The National Commission for the Protection of Human Subjects of Biomedical and Behavioral Research concluded in 1977 that children were an especially vulnerable population because they could not offer consent. Yet, children today are more likely to become research subjects now that federal policies begun in the mid-1990s have changed the face of the “typical research subject.” The National Institutes of Health (NIH) Research Revitalization Act mandated the inclusion of women and minorities in all research in 1994 and added children in 1998. So far, the new FDA and NIH policies have placed stress not on protecting children but on ensuring children’s access to research—unfortunately, this too often means researchers’ access to children. This is an ominous paradigm shift for black children, who already are overrepresented in nontherapeutic and stigmatizing medical research.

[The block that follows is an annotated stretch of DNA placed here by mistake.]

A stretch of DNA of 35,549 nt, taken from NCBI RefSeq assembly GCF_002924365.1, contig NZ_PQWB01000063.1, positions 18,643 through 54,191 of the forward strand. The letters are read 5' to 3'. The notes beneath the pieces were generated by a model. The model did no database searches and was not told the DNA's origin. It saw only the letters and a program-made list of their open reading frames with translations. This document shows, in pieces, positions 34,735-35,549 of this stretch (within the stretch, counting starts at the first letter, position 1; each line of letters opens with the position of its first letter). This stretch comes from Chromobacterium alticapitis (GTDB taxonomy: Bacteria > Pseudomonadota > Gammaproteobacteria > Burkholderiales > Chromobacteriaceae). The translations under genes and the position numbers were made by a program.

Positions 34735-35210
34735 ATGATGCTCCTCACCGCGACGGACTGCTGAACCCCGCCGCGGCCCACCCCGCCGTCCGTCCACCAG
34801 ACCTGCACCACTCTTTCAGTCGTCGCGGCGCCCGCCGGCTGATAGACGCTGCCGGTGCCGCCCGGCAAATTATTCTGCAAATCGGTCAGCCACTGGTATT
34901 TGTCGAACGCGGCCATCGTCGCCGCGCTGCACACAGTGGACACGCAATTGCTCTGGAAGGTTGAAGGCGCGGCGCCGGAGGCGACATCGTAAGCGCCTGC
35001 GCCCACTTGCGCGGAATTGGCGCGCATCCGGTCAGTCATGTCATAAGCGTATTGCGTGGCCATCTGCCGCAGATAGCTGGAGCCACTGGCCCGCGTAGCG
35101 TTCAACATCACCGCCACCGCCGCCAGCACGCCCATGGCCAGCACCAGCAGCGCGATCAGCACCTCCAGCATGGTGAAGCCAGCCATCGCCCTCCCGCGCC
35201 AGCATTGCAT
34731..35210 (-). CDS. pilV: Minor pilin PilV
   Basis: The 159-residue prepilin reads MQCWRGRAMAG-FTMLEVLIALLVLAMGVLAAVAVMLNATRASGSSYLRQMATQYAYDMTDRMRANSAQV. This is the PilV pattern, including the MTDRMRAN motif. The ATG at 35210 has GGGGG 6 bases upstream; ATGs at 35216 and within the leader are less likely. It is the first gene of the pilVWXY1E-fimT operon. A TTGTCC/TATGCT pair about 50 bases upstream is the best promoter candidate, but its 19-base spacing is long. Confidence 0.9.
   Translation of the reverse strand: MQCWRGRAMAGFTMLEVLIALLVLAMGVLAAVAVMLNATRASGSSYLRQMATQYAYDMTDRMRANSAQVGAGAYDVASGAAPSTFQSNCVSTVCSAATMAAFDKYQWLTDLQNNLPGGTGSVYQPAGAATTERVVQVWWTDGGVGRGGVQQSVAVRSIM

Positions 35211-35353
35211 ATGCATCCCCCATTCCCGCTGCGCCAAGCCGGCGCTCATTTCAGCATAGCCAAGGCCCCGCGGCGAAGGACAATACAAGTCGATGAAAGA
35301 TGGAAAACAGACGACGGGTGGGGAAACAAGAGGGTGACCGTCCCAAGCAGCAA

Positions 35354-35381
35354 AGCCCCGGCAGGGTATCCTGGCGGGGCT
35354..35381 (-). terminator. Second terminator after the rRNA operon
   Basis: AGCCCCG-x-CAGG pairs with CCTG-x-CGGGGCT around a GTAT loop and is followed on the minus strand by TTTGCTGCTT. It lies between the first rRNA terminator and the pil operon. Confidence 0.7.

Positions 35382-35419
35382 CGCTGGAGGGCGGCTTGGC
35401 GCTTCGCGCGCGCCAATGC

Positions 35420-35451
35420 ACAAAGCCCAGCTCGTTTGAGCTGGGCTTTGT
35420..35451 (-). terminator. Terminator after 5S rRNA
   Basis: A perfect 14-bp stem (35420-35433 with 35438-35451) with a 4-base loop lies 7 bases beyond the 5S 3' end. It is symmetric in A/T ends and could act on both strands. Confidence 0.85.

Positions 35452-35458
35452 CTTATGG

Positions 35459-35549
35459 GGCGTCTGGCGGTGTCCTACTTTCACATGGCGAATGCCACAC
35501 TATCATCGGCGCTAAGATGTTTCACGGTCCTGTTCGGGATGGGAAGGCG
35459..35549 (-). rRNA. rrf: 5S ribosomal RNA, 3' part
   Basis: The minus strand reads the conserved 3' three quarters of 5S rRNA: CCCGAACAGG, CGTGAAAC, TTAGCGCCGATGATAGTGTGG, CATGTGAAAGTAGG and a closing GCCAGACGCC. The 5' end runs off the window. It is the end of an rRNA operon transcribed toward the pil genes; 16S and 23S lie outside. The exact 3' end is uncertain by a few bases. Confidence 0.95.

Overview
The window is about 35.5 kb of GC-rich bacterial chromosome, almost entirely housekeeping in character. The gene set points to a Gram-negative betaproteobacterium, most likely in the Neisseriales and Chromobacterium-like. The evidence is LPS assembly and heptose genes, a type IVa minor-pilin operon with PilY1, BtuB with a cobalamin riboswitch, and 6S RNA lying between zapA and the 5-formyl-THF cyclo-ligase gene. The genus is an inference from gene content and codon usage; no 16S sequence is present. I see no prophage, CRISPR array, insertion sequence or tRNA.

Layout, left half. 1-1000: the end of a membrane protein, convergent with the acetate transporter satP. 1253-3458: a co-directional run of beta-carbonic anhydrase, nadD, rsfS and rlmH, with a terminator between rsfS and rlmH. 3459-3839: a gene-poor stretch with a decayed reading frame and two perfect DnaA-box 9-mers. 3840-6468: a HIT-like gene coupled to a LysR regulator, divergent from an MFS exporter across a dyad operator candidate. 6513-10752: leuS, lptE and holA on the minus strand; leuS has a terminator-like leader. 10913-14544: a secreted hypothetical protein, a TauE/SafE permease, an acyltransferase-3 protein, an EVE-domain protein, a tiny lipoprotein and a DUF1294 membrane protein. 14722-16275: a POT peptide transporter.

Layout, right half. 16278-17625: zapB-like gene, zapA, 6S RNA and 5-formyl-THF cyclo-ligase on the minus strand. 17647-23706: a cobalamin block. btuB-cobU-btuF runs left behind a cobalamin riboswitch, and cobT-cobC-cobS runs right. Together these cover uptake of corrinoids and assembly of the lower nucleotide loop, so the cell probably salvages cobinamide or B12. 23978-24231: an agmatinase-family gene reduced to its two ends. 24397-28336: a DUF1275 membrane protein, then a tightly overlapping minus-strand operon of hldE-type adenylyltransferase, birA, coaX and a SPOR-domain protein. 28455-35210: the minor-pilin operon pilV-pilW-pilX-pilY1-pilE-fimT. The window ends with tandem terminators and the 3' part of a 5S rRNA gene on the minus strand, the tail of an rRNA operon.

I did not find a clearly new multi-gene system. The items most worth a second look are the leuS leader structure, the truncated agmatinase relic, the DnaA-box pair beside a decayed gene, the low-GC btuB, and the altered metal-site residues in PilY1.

–Medical Apartheid: The Dark History of Medical Experimentation on Black Americans from Colonial Times to the Present by Harriet A. Washington